Historic Structures

Louisiana State Bank Building, New Orleans Louisiana

Date added: November 5, 2013 Categories: Louisiana Bank

It is on the north corner of Royal and Conti Streets, which was once the financial center of the Old City. The Bank of Louisiana, 1826, was diagonally opposite, while the Banque de la Louisiane, 1804, the first bank established in the Mississippi Valley, was just down Royal Street in the same block.

The Louisiana State Bank was Incorporated with a capital of $2,000,000 by an Act of the State legislature in 1818 to endure until December 31, 1870. It was the first bank established after its admission to statehood.

A careful search of the notarial records reveals that the property on which the bank was erected was acquired by Pierre Cenas; the rear portions from Miss Victoire Griffon, February 21, 1793 and the front portion from Guilliana Guigman, January 25, 1796. The entire property was acquired from Cenas by Mrs. Stephen Zacharie, December 19, 1819, from whom the State Bank of Louisiana acquired it July 20, 1820.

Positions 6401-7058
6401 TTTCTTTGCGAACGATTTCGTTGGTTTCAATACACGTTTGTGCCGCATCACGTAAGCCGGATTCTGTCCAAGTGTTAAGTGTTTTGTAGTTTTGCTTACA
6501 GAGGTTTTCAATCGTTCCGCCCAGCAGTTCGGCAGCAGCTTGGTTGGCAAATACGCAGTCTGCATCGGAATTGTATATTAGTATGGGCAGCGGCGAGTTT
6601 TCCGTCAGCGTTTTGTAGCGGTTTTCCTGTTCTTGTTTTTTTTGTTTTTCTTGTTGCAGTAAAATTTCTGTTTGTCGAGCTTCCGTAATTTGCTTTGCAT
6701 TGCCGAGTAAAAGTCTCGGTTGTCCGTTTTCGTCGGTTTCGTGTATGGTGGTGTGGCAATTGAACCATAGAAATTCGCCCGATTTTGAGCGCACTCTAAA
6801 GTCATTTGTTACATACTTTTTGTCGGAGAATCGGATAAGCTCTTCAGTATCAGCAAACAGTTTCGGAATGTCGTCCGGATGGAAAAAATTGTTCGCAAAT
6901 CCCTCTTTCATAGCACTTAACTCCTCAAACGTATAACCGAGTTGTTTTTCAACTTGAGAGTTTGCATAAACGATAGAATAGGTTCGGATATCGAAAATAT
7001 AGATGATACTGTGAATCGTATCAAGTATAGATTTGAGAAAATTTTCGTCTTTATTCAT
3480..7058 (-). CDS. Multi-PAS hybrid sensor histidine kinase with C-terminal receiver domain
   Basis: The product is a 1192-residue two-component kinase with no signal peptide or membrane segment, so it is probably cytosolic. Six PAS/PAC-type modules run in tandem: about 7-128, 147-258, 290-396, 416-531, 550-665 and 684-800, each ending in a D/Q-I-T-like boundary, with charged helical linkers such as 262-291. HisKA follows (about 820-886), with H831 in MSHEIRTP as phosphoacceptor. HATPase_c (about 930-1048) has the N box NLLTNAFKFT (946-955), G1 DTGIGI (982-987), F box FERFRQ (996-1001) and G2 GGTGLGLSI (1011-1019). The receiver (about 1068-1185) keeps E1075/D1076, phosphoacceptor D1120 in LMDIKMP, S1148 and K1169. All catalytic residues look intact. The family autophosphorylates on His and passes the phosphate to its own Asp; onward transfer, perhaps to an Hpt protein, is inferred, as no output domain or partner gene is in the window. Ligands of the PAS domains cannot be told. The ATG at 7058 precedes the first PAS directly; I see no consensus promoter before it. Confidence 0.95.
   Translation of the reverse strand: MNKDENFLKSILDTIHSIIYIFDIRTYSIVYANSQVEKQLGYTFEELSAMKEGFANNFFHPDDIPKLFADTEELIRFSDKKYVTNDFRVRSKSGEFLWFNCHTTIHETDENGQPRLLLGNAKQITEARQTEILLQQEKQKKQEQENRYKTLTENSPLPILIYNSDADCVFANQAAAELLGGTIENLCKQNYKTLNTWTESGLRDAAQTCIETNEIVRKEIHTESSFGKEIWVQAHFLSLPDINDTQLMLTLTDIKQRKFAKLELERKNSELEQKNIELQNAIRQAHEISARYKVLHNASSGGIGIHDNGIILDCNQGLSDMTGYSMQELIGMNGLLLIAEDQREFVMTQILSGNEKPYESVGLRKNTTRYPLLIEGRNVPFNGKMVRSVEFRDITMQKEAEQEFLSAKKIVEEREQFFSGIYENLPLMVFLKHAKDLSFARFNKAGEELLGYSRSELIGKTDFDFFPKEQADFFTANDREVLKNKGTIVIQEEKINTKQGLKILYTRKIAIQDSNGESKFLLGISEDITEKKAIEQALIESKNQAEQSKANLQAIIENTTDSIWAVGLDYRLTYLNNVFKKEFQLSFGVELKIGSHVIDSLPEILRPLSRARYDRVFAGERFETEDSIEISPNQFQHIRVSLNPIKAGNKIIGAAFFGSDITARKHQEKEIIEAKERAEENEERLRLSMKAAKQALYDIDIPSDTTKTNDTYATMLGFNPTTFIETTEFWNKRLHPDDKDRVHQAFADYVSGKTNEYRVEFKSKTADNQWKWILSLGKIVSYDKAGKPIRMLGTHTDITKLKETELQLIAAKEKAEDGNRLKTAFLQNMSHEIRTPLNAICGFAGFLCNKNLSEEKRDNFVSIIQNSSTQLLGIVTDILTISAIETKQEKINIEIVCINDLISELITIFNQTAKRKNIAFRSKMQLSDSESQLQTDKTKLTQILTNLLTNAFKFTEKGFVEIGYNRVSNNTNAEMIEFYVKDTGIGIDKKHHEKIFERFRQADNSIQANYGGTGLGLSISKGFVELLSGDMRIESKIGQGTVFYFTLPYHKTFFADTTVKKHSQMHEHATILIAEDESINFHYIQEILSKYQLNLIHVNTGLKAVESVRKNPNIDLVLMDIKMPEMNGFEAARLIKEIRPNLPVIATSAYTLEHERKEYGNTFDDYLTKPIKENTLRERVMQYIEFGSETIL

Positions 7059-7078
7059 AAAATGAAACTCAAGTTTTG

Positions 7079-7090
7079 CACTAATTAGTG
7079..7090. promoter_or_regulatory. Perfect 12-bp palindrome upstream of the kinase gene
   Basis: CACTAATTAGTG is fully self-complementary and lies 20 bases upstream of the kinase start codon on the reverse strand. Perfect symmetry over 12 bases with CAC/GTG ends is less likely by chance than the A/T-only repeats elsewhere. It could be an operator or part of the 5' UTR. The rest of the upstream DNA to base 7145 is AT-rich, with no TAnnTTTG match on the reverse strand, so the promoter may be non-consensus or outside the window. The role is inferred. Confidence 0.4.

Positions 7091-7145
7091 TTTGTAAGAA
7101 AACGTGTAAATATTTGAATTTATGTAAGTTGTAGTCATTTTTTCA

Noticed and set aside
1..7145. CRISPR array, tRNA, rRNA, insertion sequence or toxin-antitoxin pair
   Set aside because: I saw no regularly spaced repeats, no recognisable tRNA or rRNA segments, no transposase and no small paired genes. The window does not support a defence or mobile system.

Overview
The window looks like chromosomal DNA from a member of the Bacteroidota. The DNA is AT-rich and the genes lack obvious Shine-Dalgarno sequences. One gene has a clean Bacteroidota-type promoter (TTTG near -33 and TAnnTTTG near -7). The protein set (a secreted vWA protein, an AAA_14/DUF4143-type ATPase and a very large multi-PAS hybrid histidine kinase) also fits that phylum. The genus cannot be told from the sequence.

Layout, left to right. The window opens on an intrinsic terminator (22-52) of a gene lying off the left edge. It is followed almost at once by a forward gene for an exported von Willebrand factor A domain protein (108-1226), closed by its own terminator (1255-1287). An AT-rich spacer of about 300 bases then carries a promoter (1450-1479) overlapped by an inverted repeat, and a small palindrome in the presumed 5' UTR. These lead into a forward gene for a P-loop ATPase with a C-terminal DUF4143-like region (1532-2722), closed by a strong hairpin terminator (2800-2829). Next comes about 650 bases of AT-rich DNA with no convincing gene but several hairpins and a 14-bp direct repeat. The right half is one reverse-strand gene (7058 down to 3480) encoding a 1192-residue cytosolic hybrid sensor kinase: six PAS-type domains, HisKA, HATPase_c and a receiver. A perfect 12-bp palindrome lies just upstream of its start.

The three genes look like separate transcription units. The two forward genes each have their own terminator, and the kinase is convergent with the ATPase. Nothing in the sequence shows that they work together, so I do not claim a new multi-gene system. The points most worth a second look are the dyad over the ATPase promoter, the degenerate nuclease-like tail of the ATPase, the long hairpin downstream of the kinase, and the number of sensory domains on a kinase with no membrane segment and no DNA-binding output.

Architect Benjamin Henry Latrobe arrived in New Orleans on January 9, 1819, to complete the water works which had been left unfinished on the death of his son, H. S, B. Latrohe, September 3, 1817, He no doubt received the commission to design the bank (design accepted August 10th 1820) after his arrival in the city, not as a result of the competition but on the basis of his splendid reputation as an architect, established through his work on the National Capitol, and numerous other noteworthy buildings in the vicinity of Washington, Baltimore and Philadelphia. He died a few days later, on September 3rd 1820.

Norman's NEW ORLEANS AHD ENVIRONS, 1845, gives the date of erection as 1822, the architects, Latrobe and Benjamin Fox. The total cost is given as $55,000.00. Benjamin Fox is listed in the early City Directories as a builder and it was probably he who erected the building after Latrobe's death.

Latrobe was extremely interested in the old buildings of New Orleans. It is difficult to say how much he was influenced by the architecture of the Old City in his design, or how much his design influenced later buildings. There are in this vicinity, however, numerous examples of similar compositions; with high ground floor and entresol, and a much lower second story with wrought iron balcony across the facade at that level. The arrangement of living quarters above the business room is typical of New Orleans, as is also the courtyard with slave quarters. Latrobe's design is much more classic in feeling than most New Orleans buildings of that date, and closely resembles in character and detail his work in Washington and elsewhere.